Florida kids fired a shotgun and an AK-47 at cops before cops shot the girl, sheriff says

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A standoff and shootout with armed runaways Tuesday night at a Deltona home ended with deputies shooting a 14-year-old girl, according to the Volusia County Sheriff’s Office.

The girl is in stable condition, the sheriff’s office said, after being taken to Central Florida Regional Hospital with gunshot wounds that threatened to end her life.

Volusia County Sheriff’ Mike Chitwood said deputies didn’t have a choice after the teen and her 12-year-old cohort fired at deputies four times between 8:28 p.m. and 8:54 p.m. from inside the house.

“Eventually, after all this goes on and we try to de-escalate — we throw a cellphone into the house, try to talk to them — the 14-year-old comes out of the house with a pump shotgun, levels it at deputies,” Chitwood said, “and, despite warnings to drop it, she walks back into the garage, she comes back a second time and that’s when deputies fire after taking multiple rounds.”

The boy was taken to the same hospital as the girl because he’s a diabetic who needed his medication immediately, the Volusia Sheriff’s Office said.

Neither the home nor the weapons belonged to the boy or girl. Chitwood said they broke into the home through a window, drawing the attention of a person passing by. That witness told deputies, who contacted one of the homeowners, which Volusia County property records identify as A.J. and Amber Bedizel. A.J. Bedizel said nobody should be in the house, but what should be in the house are a handgun, shotgun, AK-47 and ammunition.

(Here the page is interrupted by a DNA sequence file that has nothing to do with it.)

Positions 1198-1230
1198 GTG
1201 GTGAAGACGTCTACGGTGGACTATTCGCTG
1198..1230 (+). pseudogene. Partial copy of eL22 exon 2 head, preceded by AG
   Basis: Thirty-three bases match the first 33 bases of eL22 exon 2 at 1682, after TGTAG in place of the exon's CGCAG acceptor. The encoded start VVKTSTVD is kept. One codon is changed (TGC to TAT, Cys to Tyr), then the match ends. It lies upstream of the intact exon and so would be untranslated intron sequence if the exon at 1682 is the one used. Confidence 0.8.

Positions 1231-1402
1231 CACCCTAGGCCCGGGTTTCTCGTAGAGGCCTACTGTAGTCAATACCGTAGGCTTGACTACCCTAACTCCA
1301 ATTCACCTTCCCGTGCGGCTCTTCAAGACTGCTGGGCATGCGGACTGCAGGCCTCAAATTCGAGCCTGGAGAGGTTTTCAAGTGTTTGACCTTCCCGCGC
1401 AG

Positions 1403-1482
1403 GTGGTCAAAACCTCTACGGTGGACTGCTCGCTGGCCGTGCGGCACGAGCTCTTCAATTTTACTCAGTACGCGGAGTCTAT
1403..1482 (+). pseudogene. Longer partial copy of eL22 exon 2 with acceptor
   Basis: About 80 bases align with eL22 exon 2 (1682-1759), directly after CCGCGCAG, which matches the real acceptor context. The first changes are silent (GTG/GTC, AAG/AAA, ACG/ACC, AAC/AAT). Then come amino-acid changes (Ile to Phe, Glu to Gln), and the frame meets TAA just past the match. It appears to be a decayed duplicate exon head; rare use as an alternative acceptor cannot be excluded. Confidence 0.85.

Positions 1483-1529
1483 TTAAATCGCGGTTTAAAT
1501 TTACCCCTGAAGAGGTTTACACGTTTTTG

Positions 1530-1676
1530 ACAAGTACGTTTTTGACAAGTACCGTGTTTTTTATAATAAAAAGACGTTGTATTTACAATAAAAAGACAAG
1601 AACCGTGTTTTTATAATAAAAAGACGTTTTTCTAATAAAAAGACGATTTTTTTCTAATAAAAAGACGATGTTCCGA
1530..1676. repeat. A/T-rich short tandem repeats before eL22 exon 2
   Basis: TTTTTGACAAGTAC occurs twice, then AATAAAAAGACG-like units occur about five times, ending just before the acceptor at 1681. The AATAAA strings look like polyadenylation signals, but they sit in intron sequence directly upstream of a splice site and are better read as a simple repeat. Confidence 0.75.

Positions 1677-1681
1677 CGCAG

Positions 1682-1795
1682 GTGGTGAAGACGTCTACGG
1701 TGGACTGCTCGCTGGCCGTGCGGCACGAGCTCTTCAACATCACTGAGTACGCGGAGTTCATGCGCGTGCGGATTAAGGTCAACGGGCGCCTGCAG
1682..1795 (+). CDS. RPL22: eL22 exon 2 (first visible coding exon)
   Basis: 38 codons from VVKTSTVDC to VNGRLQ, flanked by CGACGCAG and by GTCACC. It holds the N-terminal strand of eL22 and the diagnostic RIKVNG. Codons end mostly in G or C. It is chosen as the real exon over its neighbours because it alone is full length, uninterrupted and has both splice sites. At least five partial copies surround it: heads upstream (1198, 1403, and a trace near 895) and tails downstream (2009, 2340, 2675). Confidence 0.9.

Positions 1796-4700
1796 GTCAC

The two kids, whom the Miami Herald is not identifying because of their ages, were runaways from Enterprise’s Florida United Methodist Children’s Home (FUMCH), about a mile and a half from the Deltona house. The sheriff’s office said it dealt with “close to 300”calls in 2020 at FUMCH.

Chitwood called the home “a complete failure and disgrace to the juvenile justice system in the state of Florida,” and said the boy was transferred there after stealing puppies and burning down a halfway house in Flagler County.

“Because the juvenile justice system works so well here in the state of Florida,” Chitwood said.

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